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MEP Higgins Calls for Review of Plastic Bag Materials to Protect Marine Environment

17th April 2014
MEP Higgins Calls for Review of Plastic Bag Materials to Protect Marine Environment

The EU should review the materials used in plastic bag manufacture and encourage greater usage of biodegradable carrier bags to prevent further marine environmental damage, according to Jim Higgins MEP, following a vote by the European Parliament on the issue this week.

This week, MEPs backed ambitious targets which will oblige Member States to reduce their use of light plastic bags, first by half, and then up to 80 per cent as compared to the average EU consumption in 2010 within at least 5 years.

This is good news for the marine environment according to MEP Higgins: "60-80 per cent of all marine litter is plastic material, scattered across all the world's oceans. The seabed closest to coastal regions can be most contaminated, especially with debris from carrier bags.

"The sheer volume of plastic waste and its durability is causing havoc for marine life which gets entangled in it or ingests the debris. There is also some evidence to suggest that chemicals from the materials present a toxic hazard for marine life and seawater quality.

"The durability and hard-wearing nature of plastic that makes it so useful also makes it problematic for environmental reasons as it takes so long to degrade. While some initiatives to reduce our reliance on plastic and increase recycling are positive, such as the plastic bag charge and more reusable shopping bags, we need to review the actual materials being used by manufacturers," Mr Higgins continued.

"An in-depth study by the University of Plymouth on the degradation of plastic carrier bags in a realistic marine environment showed that compostable plastic disappeared between 16-24 weeks, whereas 98 per cent of all other plastic remained after 40 weeks. One possible remedy proposed by the scientists behind the study is increasing our use of biodegradable carrier bags."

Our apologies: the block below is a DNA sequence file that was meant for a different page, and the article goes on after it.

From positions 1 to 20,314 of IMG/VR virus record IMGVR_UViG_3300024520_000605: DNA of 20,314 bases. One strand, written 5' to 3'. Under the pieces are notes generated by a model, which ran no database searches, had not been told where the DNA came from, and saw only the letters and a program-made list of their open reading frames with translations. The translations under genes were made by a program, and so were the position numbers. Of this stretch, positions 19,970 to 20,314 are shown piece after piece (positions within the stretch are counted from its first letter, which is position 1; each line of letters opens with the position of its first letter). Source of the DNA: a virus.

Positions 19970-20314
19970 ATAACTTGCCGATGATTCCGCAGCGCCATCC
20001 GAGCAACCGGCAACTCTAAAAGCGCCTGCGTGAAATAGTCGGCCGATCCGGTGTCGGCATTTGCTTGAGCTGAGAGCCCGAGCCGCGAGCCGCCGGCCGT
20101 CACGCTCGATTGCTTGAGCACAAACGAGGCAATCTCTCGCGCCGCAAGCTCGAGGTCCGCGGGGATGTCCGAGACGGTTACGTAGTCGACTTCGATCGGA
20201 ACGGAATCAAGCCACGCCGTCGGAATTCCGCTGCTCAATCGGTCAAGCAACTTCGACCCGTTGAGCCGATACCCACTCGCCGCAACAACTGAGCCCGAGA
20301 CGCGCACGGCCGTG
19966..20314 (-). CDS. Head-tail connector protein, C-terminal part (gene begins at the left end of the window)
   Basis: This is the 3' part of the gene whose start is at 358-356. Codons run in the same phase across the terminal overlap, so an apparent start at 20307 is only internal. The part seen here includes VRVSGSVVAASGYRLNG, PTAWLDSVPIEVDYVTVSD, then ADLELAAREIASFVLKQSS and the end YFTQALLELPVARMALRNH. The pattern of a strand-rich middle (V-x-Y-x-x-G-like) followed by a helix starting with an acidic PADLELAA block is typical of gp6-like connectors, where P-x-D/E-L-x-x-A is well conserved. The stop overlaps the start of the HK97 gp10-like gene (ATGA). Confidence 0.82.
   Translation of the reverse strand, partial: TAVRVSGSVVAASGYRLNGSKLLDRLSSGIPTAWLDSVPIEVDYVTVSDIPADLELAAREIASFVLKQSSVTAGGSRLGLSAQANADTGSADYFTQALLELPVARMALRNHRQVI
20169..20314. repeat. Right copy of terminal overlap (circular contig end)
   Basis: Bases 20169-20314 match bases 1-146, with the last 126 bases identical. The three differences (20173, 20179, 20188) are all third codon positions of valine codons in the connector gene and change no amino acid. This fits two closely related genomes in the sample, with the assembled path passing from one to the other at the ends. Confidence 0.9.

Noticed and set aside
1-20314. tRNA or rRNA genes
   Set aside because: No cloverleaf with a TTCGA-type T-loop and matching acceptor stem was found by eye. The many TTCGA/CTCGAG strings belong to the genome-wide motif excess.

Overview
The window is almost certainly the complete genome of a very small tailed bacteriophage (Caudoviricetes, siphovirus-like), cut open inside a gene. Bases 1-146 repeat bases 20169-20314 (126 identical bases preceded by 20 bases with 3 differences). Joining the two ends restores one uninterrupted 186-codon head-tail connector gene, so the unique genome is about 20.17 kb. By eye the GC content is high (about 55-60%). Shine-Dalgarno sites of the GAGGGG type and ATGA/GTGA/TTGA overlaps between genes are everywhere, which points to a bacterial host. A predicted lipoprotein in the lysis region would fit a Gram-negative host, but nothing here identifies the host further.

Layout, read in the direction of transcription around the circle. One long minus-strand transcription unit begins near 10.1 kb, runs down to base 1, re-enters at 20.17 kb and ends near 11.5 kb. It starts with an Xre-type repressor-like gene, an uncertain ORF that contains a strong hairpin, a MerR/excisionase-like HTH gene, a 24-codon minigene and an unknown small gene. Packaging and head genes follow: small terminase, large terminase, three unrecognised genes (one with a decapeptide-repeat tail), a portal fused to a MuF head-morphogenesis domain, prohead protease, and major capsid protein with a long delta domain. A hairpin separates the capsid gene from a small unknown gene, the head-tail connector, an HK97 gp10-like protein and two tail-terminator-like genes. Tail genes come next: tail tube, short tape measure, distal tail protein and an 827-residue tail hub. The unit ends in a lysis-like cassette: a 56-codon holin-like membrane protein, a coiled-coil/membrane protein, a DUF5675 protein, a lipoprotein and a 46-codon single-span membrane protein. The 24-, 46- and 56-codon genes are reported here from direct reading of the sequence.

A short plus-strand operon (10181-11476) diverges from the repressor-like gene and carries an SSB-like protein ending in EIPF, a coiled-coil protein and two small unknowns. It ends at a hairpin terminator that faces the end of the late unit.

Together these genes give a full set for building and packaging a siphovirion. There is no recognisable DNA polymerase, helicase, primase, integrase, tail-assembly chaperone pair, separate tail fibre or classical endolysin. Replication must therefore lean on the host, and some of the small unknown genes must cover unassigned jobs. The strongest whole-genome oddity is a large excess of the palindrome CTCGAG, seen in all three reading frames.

The Midlands North West MEP highlighted a recent success story in Italy: "Thanks to the use of biodegradable-compostable bags combined with a restriction of other types of bags, Italy has halved its plastic bag consumption since 2011. This is a trend that could apply to the entire EU under the right conditions."

Published in Marine Wildlife Team

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Marine Wildlife Around Ireland One of the greatest memories of any day spent boating around the Irish coast is an encounter with marine wildlife.  It's a thrill for young and old to witness seabirds, seals, dolphins and whales right there in their own habitat. As boaters fortunate enough to have experienced it will testify even spotting a distant dorsal fin can be the highlight of any day afloat.  Was that a porpoise? Was it a whale? No matter how brief the glimpse it's a privilege to share the seas with Irish marine wildlife.

Thanks to the location of our beautiful little island, perched in the North Atlantic Ocean there appears to be no shortage of marine life to observe.

From whales to dolphins, seals, sharks and other ocean animals this page documents the most interesting accounts of marine wildlife around our shores. We're keen to receive your observations, your photos, links and youtube clips.

Boaters have a unique perspective and all those who go afloat, from inshore kayaking to offshore yacht racing that what they encounter can be of real value to specialist organisations such as the Irish Whale and Dolphin Group (IWDG) who compile a list of sightings and strandings. The IWDG knowledge base has increased over the past 21 years thanks in part at least to the observations of sailors, anglers, kayakers and boaters.

Thanks to the IWDG work we now know we share the seas with dozens of species who also call Ireland home. Here's the current list: Atlantic white-sided dolphin, beluga whale, blue whale, bottlenose dolphin, common dolphin, Cuvier's beaked whale, false killer whale, fin whale, Gervais' beaked whale, harbour porpoise, humpback whale, killer whale, minke whale, northern bottlenose whale, northern right whale, pilot whale, pygmy sperm whale, Risso's dolphin, sei whale, Sowerby's beaked whale, sperm whale, striped dolphin, True's beaked whale and white-beaked dolphin.

But as impressive as the species list is the IWDG believe there are still gaps in our knowledge. Next time you are out on the ocean waves keep a sharp look out!

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